2014 News Releases

Department of Behavioral & Community Health

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June 17, 2014        Print version

Dutchess County Medical Examiner Offers Aquatic Death Response Training
Local Response Personnel Receive Valuable Information for Evidence Recovery

This Friday, the Dutchess County Medical Examiner will offer law enforcement and scene response teams specialized training in the investigation of aquatic death incidents. Through an in-depth study of case histories, individuals will learn state-of-the-art procedures to investigate drowning, near-drownings, and other instances where recovery takes place in water. 

“When a motor vehicle fatality occurs, a crash reconstructionist with hundreds of hours of training is called to the scene.  Well-trained fire investigators are brought in when a fire occurs.  The National Transportation Safety Board and the Federal Aviation Administration assist with plane crashes,” said instructor Andrea Zaferes  “Yet when it comes to aquatic deaths in pools, bathtubs, rivers, lakes, buckets, sinks, boats, or bridges, detectives and investigators are on their own with typically no training specific to aquatic deaths and scenes.”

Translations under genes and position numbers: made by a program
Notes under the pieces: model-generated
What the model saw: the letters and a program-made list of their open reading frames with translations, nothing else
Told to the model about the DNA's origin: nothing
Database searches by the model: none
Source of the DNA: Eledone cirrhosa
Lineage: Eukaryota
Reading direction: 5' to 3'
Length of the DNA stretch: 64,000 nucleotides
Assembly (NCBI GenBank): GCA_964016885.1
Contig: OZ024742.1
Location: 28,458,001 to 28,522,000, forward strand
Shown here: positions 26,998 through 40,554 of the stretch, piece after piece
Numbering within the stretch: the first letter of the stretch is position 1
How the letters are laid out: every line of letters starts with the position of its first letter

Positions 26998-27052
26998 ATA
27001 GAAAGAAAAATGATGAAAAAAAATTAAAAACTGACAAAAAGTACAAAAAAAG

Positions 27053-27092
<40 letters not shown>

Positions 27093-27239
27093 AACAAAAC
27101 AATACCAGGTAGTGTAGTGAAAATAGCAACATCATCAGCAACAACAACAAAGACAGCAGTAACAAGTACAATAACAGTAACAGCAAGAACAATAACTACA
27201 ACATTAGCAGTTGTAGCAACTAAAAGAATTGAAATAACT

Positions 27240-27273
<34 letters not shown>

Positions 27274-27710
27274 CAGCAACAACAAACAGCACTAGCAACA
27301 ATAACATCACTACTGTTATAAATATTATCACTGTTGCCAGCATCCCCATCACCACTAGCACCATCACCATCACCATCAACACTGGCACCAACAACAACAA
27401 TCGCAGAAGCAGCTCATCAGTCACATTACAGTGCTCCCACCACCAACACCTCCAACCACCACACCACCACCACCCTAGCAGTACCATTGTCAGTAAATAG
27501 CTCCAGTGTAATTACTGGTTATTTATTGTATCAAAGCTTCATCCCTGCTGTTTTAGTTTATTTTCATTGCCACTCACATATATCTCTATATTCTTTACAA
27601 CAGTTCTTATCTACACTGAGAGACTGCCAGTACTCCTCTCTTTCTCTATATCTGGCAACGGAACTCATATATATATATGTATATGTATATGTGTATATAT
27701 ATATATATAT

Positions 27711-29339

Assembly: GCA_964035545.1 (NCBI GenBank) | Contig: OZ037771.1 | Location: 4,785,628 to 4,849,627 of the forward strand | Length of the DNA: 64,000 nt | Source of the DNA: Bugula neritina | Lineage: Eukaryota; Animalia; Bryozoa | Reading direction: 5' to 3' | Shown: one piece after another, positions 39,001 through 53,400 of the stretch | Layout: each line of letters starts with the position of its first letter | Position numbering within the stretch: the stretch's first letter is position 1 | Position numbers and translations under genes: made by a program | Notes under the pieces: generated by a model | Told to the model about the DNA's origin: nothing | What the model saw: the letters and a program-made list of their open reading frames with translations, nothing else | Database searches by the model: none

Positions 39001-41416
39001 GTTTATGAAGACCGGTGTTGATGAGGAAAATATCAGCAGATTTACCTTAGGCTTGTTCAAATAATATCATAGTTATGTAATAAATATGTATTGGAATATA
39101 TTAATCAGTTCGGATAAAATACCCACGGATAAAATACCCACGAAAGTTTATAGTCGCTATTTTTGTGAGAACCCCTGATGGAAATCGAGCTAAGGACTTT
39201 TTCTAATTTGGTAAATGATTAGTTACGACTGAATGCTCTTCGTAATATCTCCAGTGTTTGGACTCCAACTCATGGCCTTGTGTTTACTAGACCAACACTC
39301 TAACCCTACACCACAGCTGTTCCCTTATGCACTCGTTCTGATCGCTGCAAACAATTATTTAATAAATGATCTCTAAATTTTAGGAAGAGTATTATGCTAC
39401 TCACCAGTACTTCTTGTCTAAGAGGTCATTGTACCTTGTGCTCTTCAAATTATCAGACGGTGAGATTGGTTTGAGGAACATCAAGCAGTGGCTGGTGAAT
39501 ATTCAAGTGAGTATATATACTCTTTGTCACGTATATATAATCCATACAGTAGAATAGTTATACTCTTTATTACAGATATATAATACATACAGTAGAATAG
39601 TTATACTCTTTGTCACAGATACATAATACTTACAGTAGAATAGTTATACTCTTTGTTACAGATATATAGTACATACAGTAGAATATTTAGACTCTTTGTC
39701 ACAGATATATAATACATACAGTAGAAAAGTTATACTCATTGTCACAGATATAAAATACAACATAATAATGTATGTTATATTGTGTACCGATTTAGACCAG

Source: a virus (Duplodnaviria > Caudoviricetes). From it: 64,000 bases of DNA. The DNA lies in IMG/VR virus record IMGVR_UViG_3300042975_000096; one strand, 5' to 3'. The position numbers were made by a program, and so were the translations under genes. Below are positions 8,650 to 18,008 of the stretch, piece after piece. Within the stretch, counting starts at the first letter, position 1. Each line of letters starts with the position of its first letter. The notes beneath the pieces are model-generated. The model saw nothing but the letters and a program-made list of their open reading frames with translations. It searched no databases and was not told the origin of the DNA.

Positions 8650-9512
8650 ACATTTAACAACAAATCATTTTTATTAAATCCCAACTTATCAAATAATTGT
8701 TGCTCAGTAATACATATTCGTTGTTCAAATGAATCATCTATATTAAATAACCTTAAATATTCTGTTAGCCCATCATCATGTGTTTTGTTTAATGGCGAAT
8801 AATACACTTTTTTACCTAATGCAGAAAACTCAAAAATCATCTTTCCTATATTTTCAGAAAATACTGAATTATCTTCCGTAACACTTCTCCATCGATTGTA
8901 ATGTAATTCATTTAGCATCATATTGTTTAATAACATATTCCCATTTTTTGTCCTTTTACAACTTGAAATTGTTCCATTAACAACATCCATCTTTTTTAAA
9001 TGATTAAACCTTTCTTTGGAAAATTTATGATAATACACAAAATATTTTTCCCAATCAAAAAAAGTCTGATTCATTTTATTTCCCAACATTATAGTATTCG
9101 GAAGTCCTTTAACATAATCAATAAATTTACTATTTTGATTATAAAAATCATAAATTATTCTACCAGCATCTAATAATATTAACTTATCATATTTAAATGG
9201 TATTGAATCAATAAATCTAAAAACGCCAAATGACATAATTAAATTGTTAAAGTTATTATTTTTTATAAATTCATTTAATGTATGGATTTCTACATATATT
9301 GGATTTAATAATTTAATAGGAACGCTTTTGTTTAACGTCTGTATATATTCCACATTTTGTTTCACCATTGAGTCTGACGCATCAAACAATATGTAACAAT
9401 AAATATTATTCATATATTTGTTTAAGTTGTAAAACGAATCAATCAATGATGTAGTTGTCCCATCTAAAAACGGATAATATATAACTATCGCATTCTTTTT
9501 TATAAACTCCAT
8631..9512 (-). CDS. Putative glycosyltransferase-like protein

Zafares noted with body-found-in-water incidents, investigators are at a disadvantage due to the very effect water has on evidence availability and collection.

“As a result of Friday’s training, our investigators will be better prepared to respond, recover, and document deaths occurring in water,” said Zaferes. 
Zaferes is a noted international forensic speaker, researcher, and author who consults on homicidal drowning cases nationwide and is a medicolegal death investigator. 





A. K. Vaidian, MD, MPH,Commissioner of Behavioral & Community Health A. K. Vaidian, MD, MPH
Commissioner of Behavioral & Community Health
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